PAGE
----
In a large, nonreactive bowl, melt the butter into the rice while still warm. Stir in salt and cool. In order, stir in the beaten eggs, milk and flour, mixing well after each addition. Sprinkle yeast on the mixture and stir well to blend. Let the mixture stand, uncovered, for two hours (use timer).

Heat waffle iron. NOTE: I use the Belgian waffle plates in my Krups waffle iron. Each will make a waffle 4-1/2-by-5-inches. Dip a basting brush into oil and lightly brush the hot waffle iron plates. Repeat this between waffles.

Spoon about 1 cup of the waffle mixture into each side if using the small Belgian waffle iron. Spread enough batter evenly across the waffle iron plate and close. Bake for about 10-12 minutes. Yields 10 of the 4-1/2-by-5-inch waffles.

Spread with butter, and serve with syrup, fruit or whipped cream.

Calas are a West Africa-originated version of puffed-funnel cake fritters made from leftover rice. Modern cala recipes have been handed down through families of black New Orleans street vendors. The batter requires a two-step sourdough-making process.


1 c warm water
2 T white granulated sugar
1/4-oz pkg active dry yeast
1-1/2 c cooked white rice
4 lrage eggs, beaten slightly
1/8 tsp salt
1/2 tsp vanilla extract
1/8 tsp ground nutmeg
Peanut oil or vegetable oil for frying
Confectioners sugar for dusting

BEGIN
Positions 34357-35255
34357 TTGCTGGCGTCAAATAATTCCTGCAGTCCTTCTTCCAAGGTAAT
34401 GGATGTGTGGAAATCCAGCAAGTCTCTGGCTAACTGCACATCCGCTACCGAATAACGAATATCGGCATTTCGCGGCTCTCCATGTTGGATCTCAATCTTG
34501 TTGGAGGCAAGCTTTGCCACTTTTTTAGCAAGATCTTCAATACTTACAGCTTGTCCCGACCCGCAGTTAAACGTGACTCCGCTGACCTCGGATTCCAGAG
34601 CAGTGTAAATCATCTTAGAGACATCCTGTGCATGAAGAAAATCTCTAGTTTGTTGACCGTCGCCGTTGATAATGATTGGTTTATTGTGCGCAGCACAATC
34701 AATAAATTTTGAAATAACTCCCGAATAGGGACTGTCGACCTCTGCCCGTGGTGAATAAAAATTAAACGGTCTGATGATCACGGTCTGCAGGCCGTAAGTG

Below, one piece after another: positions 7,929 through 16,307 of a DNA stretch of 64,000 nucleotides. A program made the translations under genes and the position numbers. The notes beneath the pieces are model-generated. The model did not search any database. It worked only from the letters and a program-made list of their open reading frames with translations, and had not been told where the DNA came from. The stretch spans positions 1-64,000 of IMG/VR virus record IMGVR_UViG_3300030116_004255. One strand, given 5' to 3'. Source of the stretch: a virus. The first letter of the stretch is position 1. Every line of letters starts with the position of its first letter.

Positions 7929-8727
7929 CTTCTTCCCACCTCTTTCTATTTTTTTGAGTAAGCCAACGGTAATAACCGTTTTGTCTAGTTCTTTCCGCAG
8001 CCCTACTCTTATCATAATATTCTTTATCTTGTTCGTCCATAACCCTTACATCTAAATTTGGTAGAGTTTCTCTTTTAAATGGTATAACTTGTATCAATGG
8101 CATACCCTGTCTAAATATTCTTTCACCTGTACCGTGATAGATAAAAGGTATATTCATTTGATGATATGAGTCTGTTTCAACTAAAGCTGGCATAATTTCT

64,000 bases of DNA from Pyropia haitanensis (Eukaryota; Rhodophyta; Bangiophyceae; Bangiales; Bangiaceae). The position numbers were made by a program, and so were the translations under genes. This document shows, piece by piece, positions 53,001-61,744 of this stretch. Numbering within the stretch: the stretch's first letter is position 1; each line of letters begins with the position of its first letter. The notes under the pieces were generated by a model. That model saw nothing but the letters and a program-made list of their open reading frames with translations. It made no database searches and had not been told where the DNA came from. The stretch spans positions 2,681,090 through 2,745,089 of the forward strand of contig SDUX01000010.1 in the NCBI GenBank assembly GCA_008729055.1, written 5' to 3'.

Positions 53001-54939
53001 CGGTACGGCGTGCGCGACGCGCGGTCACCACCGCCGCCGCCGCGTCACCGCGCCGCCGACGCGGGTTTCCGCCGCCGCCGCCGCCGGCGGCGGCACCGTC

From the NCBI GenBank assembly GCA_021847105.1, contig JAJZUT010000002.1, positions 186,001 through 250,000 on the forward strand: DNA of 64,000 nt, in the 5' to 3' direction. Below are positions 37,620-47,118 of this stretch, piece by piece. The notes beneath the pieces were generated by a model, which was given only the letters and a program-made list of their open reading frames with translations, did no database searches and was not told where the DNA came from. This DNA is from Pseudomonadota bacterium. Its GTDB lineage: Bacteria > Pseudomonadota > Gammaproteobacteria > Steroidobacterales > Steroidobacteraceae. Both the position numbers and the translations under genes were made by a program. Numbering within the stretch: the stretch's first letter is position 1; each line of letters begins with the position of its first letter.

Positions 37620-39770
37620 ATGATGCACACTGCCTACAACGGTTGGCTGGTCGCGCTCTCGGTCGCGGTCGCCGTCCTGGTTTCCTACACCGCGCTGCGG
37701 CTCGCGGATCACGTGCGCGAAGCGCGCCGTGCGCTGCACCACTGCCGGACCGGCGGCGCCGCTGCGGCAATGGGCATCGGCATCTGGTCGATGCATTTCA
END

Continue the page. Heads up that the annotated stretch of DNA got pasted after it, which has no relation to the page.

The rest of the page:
The day before making the calas, combine the warm water and sugar in a small bowl. Stir to dissolve the sugar. Add the yeast, stirring to blend, and scraping yeast granules down the bowl sides into the liquid. Let mixture stand until foamy, about 10 minutes (I set timer). Add the rice and stir well to blend completely. Cover tightly with plastic wrap and let stand at room temperature overnight. It’s making a sourdough starter.

When ready to make up the calas, stir the yeast mixture and mash rice against sides of bowl with a wooden spoon, leaving some texture.

Sift flour, salt and nutmeg together into the mixture. Mix in vanilla and stir to blend well. The batter should be what cooks call “loose,” meaning it remains thin. Cover loosely with dampened cloth and allow to rise in a warm place for 1 hour.

Heat 3 inches of peanut oil in a large saucepan until it reaches 365˚F, or use a deep fryer. Use kitchen spoon to scoop batter. Holding the spoon close to the hot oil, drop batter into the hot oil. The oil will foam up and tend to spatter so be careful. Some of the batter will separate and form little bits as it quickly floats to the top. Fry until golden brown, turning once. Remove to a paper towel to drain.

Sprinkle liberally with powdered sugar. Serve while still hot. Yield depends on amount of batter fried per spoonful. Recipe easily can be downsized to half this amount.

Laurie Triplette is a writer, historian and accredited appraiser of fine arts, dedicated to preserving Southern culture and foodways. Author of the award-winning community family cookbook GIMME SOME SUGAR, DARLIN’, and editor of ZEBRA TALES (Tailgating Recipes from the Ladies of the NFLRA), Triplette is a member of the Association of Food Journalists, Southern Foodways Alliance and the Southern Food and Beverage Museum. Check out the GIMME SOME SUGAR, DARLIN’ website and follow Laurie’s food adventures on Facebook and Twitter.